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Proteome Systems, Indiana Centers for Applied Protein Sciences, Power3 Medical Products, Mayo Clinic, Illumina, Applera, LifeSpan BioSciences, Southern Illinois University Carbondale

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Proteome Systems Opens Australian IPO

Proteome Systems said last week that it has opened its AU$20 million initial public offering on the Australian Stock Exchange. The offer price gives the company a market capitalization of AU$120 million, Proteome Systems said.

The size of the IPO is significantly less than Proteome Systems had initially hoped for. The company had originally planned to raise AU$45 million, a figure later cut to AU$35 million (See PM 06-25-04).

Patersons Securities is underwriting the offering.


Indiana Protein Center Announces First Customers and Receipt of Key Grants

The Indiana Centers for Applied Protein Sciences, a start-up venture that provides proteomic technology validation and protein analysis services for academic and private sector clients, announced last week that it has made its first round of agreements with clients, and it has received two substantial grants.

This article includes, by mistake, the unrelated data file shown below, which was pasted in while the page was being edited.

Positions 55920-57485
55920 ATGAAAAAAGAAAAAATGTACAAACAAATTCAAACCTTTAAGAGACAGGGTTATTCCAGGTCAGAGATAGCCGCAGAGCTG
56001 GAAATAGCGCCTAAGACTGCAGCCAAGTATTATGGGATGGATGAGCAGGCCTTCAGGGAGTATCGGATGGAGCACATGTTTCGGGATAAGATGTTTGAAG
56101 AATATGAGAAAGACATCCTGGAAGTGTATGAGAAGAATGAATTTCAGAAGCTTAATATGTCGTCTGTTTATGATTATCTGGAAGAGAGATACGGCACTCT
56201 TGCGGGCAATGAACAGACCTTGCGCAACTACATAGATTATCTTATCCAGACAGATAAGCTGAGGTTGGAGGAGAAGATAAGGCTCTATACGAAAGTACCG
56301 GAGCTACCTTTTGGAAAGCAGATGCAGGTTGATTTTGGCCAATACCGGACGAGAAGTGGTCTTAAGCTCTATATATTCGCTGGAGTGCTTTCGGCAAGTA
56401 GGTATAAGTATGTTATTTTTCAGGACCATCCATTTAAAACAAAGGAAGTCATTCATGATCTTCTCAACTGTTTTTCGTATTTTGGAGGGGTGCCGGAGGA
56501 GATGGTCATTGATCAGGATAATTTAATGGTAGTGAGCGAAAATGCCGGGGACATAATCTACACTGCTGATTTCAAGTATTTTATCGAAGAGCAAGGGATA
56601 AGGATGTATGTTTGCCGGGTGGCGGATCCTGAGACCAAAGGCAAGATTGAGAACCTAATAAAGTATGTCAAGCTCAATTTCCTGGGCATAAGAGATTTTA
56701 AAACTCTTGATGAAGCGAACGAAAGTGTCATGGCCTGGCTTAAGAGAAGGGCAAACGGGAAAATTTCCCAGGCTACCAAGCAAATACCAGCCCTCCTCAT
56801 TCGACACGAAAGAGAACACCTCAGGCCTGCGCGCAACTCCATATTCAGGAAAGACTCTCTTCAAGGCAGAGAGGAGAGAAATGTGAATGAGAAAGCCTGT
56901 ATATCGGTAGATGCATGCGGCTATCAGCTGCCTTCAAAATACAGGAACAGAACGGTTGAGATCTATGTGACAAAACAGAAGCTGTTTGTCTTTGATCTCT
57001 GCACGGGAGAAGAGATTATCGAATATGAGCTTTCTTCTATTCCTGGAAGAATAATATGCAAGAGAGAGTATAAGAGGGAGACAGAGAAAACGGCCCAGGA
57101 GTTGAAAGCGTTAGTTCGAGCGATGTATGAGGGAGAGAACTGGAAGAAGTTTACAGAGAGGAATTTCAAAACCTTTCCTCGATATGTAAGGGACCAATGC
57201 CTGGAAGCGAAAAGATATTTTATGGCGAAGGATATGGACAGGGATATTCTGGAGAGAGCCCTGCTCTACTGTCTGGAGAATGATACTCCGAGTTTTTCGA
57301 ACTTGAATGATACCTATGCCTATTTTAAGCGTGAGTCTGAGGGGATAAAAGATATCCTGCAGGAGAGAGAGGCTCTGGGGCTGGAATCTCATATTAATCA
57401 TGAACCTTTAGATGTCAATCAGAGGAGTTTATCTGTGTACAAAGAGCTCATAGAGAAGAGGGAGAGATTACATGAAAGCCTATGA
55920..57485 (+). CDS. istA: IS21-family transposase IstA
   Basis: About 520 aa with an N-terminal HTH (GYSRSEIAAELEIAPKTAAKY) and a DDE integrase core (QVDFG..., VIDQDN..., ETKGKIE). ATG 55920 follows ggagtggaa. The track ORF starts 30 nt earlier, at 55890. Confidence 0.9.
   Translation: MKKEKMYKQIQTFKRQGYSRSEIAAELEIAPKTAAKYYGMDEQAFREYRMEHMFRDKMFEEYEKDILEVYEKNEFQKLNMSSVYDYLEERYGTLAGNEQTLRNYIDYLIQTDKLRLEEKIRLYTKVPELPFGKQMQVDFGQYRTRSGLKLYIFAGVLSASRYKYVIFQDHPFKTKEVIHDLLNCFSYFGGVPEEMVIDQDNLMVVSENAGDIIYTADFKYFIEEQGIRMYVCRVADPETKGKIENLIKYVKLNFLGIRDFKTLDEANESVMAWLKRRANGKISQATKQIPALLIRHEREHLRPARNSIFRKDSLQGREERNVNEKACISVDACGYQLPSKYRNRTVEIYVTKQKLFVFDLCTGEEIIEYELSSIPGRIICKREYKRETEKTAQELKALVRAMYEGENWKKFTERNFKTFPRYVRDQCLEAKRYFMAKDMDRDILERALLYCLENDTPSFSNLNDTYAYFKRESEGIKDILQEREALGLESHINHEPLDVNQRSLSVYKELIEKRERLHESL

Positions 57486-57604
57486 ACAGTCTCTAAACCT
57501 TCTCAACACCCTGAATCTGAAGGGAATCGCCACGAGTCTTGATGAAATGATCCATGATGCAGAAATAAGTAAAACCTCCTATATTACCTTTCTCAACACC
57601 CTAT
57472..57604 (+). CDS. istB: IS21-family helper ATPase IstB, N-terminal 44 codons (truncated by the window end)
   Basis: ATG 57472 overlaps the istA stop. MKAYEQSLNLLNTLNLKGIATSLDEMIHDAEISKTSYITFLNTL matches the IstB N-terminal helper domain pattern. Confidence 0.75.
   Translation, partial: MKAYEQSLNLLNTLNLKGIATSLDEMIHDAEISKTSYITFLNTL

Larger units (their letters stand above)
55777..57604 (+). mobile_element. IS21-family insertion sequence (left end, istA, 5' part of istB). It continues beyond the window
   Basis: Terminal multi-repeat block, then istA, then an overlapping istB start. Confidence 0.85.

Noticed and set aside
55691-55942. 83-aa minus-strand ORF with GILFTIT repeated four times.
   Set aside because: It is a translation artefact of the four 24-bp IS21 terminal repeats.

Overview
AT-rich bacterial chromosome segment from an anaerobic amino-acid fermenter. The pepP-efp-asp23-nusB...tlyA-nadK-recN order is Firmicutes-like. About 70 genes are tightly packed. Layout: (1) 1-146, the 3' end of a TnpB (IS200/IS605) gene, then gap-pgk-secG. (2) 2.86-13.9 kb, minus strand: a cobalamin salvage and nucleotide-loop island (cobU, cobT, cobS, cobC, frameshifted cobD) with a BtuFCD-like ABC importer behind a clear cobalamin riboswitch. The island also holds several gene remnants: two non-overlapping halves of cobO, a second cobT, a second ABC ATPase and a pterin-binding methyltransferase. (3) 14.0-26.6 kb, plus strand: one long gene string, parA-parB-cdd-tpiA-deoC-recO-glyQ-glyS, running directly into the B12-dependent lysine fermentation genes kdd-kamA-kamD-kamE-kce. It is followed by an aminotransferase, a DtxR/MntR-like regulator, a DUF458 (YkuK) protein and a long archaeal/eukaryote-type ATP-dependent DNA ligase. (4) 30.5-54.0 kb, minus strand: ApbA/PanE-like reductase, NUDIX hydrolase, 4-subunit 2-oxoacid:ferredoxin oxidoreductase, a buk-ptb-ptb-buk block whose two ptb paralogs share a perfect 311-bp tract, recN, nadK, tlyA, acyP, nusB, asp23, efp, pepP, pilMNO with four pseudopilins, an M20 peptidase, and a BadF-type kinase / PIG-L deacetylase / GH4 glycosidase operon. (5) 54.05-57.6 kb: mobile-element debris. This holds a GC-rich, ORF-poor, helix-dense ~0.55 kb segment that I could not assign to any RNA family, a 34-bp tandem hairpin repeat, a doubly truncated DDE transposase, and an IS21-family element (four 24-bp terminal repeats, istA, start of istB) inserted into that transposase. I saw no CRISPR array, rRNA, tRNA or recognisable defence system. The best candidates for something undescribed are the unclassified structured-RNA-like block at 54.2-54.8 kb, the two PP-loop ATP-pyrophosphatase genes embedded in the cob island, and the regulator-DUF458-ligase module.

INCAPS has committed to doing projects with Eli Lilly & Company, Dow AgroSciences and the Indiana University School of Medicine. In addition, the center is developing projects for several other clients, including Purdue University, Indiana University Bloomington, and Inproteo, a commercial research alliance of Eli Lilly, Indiana University, and Purdue University.

The center said it received a $2 million grant and a $400,000 grant from Indiana’s 21st Century Research and Technology Fund.

“The clients that INCAPS has attracted, combined with the support of the Indiana 21st Century Fund, shows real market demand and support for our endeavor from the scientific and economic development communities,” said INCAPS CEO James Ludwig.

INCAPS also announced its initial hires last week (see p. 2).


Power3 to Collaborate with Baylor on Metabolic Syndrome Biomarkers

Power3 Medical Products said this week that it will collaborate with Baylor College of Medicine on the discovery of biomarkers in serum and plasma of metabolic syndrome.

The Woodlands, Texas-based proteomics company said that the seunm and plasma biomarkers would be used for diagnosis and drug targeting of metabolic-related disorders such as diabetes, cardiovascular disease, hypertension, and stroke.

The research agreement is the result of a collaboration between Christie Ballantyne, director of the Center for Cardiovascular Disease at the Baylor College of Medicine, and Ira Goldknopf, chief scientific officer of Power3.


Mayo Clinic Models SARS Enzyme; Identifies Potential SARS Drug Targets

After simulating the three-dimensional structure of a SARS enzyme responsible for the replication of the deadly virus, a Mayo Clinic research team used computer simulations to identify twenty molecules that could potentially interact with the enzyme to thwart its function.

The 3D structure of the functionally important SARS enzyme was published last week in the online version of the journal Proteins: Structure, Function and Bioinformatics, after Yuan-Ping Pang and his research group solved the structure using x-ray crystallography techniques and computer modeling.